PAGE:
Today, I’d follow the advice of my wise husband and start up by Thinking Big and Spending Small. I’d follow my Passion to Profit. I’d get a website and/or ebay (with practically no set up costs) and begin! Today, just offer your import items on the Internet….the world can beat a path to you.

And where would I begin? There’s no thinking on that one. Ecuador, the Land of the Sun.

By chance, Gary and I were invited to go down there 12 years ago. We had really no great desires, no expectations. Who would have guessed that we would fall in love with this beautiful land?

We’ve traversed almost every inch of the country, hiked its mountains, swam in the clear seas, soaked in glorious hot waters, eaten incredible foods, lived with the indigenous, bought a hacienda with 800 acres, learned a bit of Quichua, started a foundation to help others and taken 1400 + people down there. And everywhere we go, we see opportunities of a lifetime in Import-Export.

All of this is so easy in Ecuador. First of all, the Spanish brought the Guild System from Europe. So, instead of searching all over a country like I did in Mexico (following countless leads, getting lost, getting threatened, worn out). Today just go directly to the one village that specializes in your interest.

There’s Cotacachi-leather workers, San Antonio de Ibarra-woodcarvers, Zuleta-embroiderers, Chordeleg-filigree jewelers, Bulcay-Ikat weavers, San Bartolome-guitar makers, the Paute River-sweater makers (there’s a 90 year old weaver there who wove for Gary with the colors to help him fill his mission in life!) Gualaceo-pottery makers (throwing 60 pots a day per person), Peguche-rug weavers, even Ibarra-the ice cream makers! (plus hundreds more) And of course Otavalo, the greatest indigenous market in South America.

I could go on and on and on. But the point is: Ecuador is organized. You can go to a single village and talk with dozens of people, look at their wares and pick the best- simply, easily and with a lot of fun.

Because of the machismo of the Mexicans, there were always problems for a woman down there. Also, their lack of follow through was notorious. When I lived in Quitanana Roo (this was the days when Tulum was just a sparkle in Pablo Bush’s eye), I discovered the Lebanese of Merida. The Lebanese are some of the best business people in the world. After my organization got so large, I found it was necessary to have them follow through. They controlled most of the textile industry.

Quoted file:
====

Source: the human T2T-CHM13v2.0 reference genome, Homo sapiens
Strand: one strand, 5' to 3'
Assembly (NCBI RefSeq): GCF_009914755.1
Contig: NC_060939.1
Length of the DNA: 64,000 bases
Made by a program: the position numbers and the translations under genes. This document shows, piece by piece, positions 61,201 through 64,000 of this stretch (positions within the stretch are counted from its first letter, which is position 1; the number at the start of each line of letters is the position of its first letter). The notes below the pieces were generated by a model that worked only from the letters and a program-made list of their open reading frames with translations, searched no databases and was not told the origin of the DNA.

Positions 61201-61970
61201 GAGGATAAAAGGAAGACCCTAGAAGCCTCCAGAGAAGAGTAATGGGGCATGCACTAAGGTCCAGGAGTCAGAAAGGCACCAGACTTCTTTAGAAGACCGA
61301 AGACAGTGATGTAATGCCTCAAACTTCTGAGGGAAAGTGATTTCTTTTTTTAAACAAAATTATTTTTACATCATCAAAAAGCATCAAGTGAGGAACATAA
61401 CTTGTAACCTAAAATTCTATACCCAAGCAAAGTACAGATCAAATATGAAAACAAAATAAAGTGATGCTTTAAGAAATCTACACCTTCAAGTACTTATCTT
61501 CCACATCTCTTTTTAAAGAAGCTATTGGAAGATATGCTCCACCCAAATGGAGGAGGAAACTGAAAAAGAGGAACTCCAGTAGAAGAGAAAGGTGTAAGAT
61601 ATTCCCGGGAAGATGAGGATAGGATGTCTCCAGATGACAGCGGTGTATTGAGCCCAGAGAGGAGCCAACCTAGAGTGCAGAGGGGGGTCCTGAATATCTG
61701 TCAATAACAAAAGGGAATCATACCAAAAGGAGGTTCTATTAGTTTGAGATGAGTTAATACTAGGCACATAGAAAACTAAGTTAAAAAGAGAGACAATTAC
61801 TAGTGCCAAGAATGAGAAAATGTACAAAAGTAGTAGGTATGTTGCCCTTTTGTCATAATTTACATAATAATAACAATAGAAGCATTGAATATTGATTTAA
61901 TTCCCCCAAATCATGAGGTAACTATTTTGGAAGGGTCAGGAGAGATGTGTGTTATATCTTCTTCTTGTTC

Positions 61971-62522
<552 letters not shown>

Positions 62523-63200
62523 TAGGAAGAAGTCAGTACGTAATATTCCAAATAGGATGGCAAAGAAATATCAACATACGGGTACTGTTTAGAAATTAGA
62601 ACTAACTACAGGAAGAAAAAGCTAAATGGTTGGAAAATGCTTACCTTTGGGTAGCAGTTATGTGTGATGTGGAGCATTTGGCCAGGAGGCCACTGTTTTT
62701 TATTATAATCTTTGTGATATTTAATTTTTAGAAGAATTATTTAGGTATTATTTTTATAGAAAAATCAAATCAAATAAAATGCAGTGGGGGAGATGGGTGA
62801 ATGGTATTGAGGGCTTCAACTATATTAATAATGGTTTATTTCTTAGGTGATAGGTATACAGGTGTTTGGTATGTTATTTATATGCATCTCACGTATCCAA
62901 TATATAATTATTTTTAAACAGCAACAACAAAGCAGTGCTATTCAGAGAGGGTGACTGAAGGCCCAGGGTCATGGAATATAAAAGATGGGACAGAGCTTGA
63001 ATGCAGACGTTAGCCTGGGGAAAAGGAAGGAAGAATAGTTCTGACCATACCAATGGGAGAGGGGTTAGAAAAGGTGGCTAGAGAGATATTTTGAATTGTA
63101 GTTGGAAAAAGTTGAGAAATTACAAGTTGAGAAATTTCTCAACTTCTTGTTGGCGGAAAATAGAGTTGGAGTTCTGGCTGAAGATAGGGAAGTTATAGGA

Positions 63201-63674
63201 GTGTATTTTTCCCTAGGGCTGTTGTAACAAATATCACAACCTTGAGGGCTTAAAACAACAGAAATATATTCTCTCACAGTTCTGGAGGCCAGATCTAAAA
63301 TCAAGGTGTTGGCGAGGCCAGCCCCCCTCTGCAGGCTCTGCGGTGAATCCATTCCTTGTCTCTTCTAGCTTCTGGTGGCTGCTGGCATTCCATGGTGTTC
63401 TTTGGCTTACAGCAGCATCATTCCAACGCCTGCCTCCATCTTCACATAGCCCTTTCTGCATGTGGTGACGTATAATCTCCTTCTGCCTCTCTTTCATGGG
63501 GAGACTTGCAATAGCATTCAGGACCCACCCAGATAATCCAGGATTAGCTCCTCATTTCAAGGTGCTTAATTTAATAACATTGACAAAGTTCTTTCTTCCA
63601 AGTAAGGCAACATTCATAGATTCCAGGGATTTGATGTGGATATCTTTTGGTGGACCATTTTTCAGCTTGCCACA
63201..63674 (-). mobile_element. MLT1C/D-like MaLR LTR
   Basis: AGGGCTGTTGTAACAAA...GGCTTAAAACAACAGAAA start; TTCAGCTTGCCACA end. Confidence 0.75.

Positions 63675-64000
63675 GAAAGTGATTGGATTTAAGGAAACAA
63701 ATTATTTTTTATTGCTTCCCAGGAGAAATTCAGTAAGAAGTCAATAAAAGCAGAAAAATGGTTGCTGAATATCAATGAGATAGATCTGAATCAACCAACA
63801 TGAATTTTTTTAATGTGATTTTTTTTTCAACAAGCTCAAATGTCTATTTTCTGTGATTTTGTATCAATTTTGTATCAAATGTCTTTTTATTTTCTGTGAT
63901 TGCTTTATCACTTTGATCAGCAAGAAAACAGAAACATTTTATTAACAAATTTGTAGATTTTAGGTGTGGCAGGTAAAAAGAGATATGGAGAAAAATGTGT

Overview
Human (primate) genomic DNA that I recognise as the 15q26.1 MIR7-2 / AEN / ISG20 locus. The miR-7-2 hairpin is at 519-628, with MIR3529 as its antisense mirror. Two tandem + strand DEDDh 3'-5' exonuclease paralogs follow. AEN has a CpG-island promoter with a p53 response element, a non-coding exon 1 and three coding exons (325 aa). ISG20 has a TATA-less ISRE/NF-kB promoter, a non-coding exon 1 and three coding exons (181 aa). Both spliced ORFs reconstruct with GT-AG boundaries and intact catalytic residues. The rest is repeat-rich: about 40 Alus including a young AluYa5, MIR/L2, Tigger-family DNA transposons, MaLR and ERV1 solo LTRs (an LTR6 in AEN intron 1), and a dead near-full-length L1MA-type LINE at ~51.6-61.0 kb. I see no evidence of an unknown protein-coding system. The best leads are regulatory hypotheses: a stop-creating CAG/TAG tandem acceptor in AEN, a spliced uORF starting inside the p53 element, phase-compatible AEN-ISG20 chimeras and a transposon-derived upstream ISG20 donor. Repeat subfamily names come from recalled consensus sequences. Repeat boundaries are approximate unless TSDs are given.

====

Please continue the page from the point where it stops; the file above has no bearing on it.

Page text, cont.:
In Ecuador, it is much different. The national drink is Chamomile tea…not espresso coffee. Got any ideas of the implications of this? We deal directly with the indigenous thus giving them all the money and also giving ourselves the great pleasures of knowing and being with these gentle souls. Also, the country dollarized in 2000…so there are no currency exchange worries.

There’s an infectious joyousness in these people that Gary and I have fallen in love with.

How about follow through? Let me give you a true story. A delightful client of ours went with us to the village of the wood carvers. She found in a little workroom a great French desk. This was carved in the grand 17th century tradition. Behind that desk was a small, wiry man beaming with pride. They made a deal (at an unbelievable price). The client left. She made plans to return for the table. Time went on. A year later, she called me, didn’t know the man’s name and couldn’t find the invoice.

Gary and I went to the wood carvers’ village. I had translated for her and vaguely remembered his location. I peeked in door after door and finally saw this old craftsman, diligently carving. He looked at me, burst into a smile (one year later), wiped his hands and rushed out to greet us. “Senora, your friend’s desk is ready!” He disappeared into his shop, brought out the original invoice and thrust it in my hands! The man had the desk, it was ready and was so happy that the lady would receive it.

Tell me what other country do you know like this? Import-Export is so much easier when you have organization, willing people, and a tradition of follow through. Besides nothing can be more pleasing than helping others.

What makes me recommend Ecuador? 1) multitudes of unique products 2) easy relations with craftsmen 3) easy to find craftsmen 4) good communication 5) great prices…who will make just one of anything at the same price as an order of dozens 6) excellent follow through 7) a chance to make a difference in people’s lives 8 ) a country with sunshine without heat and humidity 9) favorable import-export laws 10) an easy to reach country just 3 1/2 hours from the US.

We’ve brought forth BIRM from Ecuador, an unusual herbal product with a history of great successes. Clients and friends of ours in their mid 80s moved down, bought a farm and now export tourism! Another client came down as a single young man with nothing special in mind…discovered the superb religious art (icons, Santos) started selling artifacts over the Internet with a resounding success…but guess what else? Found a beautiful bride and now has one child with another on the way!

A well known retailer in Atlanta helped an entire village of weavers by placing orders for hand made shawls embroidered with hummingbirds (Ecuador is famous for them). Her first sale in the US was for $60,000! The opportunities are endless; the rewards divine.

Gary encourages you to follow your Passion to Profit and we hope that you will join us in Ecuador, the Land of the Sun!

Merri Scott

P.S. Focus on Import-Export with Merri and me and tour Ecuador on our Import Export Expedition.

Vendor at local market near our new home in Cotacachi Ecuador